Internet2 just got 10 times faster

Until recently, Internet2 had a theoretical limit of 10 gigabits per second, but now, by sending data using 10 different colors of light over a single cable, operators are boosting the network's capacity to 100 Gbps. "It's now possible for a single computer to have a 10 gigabit connection and we needed to have a way of making sure that those kinds of demanding applications could be served at the same time as all the normal uses," said Internet2's chief executive, Doug Van Houweling. An institution typically has one 10 Gbps connection to the 100 Gbps Internet2 backbone for normal Internet usage, along with a second 10 Gbps connection it can tap on demand for specific needs, said Van Houweling.

The new Internet2 network was largely completed in late August, and its operators this week made it possible for researchers to temporarily grab an entire 10 Gbps chunk for specific applications, so that they don't slow down normal Internet operations. The Internet2 network, run by Level 3 Communications Incorporated, parallels the regular Internet to let universities, corporations and researchers share large amounts of information in real time.

Internet2 is already planning future expansion: by adding certain equipment the network can easily boost capacity another fourfold to 400 Gbps — something likely to begin in 12 to 18 months.

News source: MSNBC

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ohh, one single HD of course not... but what about a computer with a bunch of hard disks all downloading different things at once? or lots and lots of computers all maxing out their NIC's speed in a network? in fact, how about lots and lots of seperate networks going as fast as their link to the backbone would allow, since thats what it is - a backbone...

The top five fastest HDD bus technologies are:

Serial Attached SCSI 2 (Not yet implemented) 6000 Mbit/s
Ultra-640 SCSI (16 bits/160 MHz DDR) (Not yet implemented) 5120 Mbit/s
SATA III (SATA-600) (Not yet implemented) 4800 Mbit/s
Fibre Channel 4GFC (4.25 GHz) 3400 Mbit/s
Serial Attached SCSI (SAS) 3000 Mbit/s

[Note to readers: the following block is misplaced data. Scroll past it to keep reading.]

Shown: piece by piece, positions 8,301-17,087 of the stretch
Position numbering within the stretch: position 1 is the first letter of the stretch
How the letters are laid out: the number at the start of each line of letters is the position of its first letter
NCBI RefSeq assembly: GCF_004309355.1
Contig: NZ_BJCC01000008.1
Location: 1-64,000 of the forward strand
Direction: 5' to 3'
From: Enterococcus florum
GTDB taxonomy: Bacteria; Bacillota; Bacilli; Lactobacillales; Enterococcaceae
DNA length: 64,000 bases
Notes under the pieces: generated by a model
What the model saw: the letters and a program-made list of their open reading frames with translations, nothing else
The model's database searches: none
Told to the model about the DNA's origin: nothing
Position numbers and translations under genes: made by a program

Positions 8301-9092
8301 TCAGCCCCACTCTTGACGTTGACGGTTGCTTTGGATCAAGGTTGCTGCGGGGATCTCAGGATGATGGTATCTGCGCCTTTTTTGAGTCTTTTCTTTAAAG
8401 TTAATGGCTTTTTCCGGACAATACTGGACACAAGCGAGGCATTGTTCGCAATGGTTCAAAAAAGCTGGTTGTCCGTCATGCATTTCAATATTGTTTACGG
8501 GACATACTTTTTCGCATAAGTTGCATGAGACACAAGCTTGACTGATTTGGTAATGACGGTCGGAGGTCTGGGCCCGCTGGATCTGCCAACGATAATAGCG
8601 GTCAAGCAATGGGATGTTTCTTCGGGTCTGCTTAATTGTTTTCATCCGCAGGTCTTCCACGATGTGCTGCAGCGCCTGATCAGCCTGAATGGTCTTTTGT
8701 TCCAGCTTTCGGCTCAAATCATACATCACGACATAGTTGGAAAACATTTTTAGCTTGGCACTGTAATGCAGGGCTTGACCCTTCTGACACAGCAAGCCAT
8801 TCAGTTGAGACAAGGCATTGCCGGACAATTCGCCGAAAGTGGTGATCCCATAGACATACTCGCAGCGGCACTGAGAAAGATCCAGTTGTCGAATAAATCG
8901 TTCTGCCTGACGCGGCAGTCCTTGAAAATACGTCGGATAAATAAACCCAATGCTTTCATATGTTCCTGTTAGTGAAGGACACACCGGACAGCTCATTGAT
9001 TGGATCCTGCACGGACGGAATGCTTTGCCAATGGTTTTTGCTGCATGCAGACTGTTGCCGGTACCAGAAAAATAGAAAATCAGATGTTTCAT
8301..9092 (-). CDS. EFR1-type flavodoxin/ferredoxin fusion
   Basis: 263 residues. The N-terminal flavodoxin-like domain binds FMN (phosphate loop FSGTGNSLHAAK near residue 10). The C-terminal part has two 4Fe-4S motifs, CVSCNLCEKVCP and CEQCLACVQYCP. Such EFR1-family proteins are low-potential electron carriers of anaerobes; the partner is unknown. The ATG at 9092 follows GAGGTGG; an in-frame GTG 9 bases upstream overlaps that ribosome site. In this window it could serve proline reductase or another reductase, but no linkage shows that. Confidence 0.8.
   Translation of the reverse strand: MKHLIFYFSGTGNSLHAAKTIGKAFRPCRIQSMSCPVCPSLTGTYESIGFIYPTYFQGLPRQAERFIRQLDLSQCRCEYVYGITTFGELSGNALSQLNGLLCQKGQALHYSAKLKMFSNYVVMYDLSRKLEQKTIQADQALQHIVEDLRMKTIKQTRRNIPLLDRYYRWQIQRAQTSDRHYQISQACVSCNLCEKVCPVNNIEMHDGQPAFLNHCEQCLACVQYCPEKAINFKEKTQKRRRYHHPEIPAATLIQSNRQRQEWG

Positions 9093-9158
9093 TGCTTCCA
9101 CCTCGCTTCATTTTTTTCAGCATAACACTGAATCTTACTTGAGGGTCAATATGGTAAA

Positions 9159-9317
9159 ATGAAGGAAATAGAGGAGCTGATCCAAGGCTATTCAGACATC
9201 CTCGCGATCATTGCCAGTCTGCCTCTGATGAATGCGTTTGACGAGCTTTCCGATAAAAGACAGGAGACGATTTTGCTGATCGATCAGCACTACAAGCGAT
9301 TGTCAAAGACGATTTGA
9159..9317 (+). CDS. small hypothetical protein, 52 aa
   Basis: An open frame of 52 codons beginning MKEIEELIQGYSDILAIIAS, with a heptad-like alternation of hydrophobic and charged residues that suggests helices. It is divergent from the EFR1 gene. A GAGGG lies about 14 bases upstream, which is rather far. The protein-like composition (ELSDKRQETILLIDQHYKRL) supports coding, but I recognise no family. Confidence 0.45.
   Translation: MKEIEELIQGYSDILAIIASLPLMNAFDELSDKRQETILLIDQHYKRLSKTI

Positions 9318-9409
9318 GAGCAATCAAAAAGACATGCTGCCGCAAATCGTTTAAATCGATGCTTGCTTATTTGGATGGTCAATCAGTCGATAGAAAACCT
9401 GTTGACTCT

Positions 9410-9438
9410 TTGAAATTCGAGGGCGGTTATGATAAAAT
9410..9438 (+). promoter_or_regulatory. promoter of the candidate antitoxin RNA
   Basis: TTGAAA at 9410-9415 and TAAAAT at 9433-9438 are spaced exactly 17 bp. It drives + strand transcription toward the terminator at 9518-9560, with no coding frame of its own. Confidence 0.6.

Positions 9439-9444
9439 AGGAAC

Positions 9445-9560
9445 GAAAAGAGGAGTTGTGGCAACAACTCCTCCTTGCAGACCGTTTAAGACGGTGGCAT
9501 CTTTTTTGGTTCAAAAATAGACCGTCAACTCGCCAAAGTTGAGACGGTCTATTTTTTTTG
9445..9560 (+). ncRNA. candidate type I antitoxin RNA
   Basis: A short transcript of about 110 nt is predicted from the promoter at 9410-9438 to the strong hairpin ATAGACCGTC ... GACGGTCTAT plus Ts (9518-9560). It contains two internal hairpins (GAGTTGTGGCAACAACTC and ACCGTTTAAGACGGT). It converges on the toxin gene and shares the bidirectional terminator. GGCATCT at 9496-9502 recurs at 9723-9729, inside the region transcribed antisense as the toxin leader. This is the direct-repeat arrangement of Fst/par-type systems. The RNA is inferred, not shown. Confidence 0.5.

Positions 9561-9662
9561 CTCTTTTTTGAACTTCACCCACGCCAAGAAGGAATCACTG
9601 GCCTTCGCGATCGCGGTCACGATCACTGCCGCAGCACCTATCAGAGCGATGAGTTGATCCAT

Thus, if you could make a

(pick one)
17-disk RAID 0 SAS2 array
20-disk RAID 0 Ultra-640 SCSI array
21-disk RAID 0 SATA III array
30-disk RAID 0 4GFC array
34-disk RAID 0 SAS array
(double that if you want RAID 10 or RAID 01)

then your Hard Drives could use all that 100 Gb/s bandwidth on the one computer.

But, let's say you're running 10 computers on a 10-port LAN that has an Internet2-100Gb/s connection on the WAN side.
Well then, that's a different story, isn't it?
In that case, if you have a

(pick one)
2-disk RAID 0 SAS2 array
2-disk RAID 0 Ultra-640 SCSI array
3-disk RAID 0 SATA III array
3-disk RAID 0 4GFC array
4-disk RAID 0 SAS array
(double that for RAID 10 or RAID 01).

on all ten machines, then you're golden. Each machine's HDD array can use 10 Gb/s. Since there's 10 of them and 10x10=100, your LAN is capable of sucking down 100Gb/s (on the whole). Put those 10 PCs into a distributed computing platform, and you just made one heck of a fast supercomputing cluster.

Still, if you've already got a supercomputer with 100's of gigabytes of RAM in it, the bus speed of your hard drives is hardly a limiting factor. I suppose that's why only those places that have supercomputers can justify hocking up to the Internet2 backbones, eh?

Abilene is a backbone ,internet2 is an organization founded by universities and technological companies in the world,like cisco systems and intel corporation,to name a few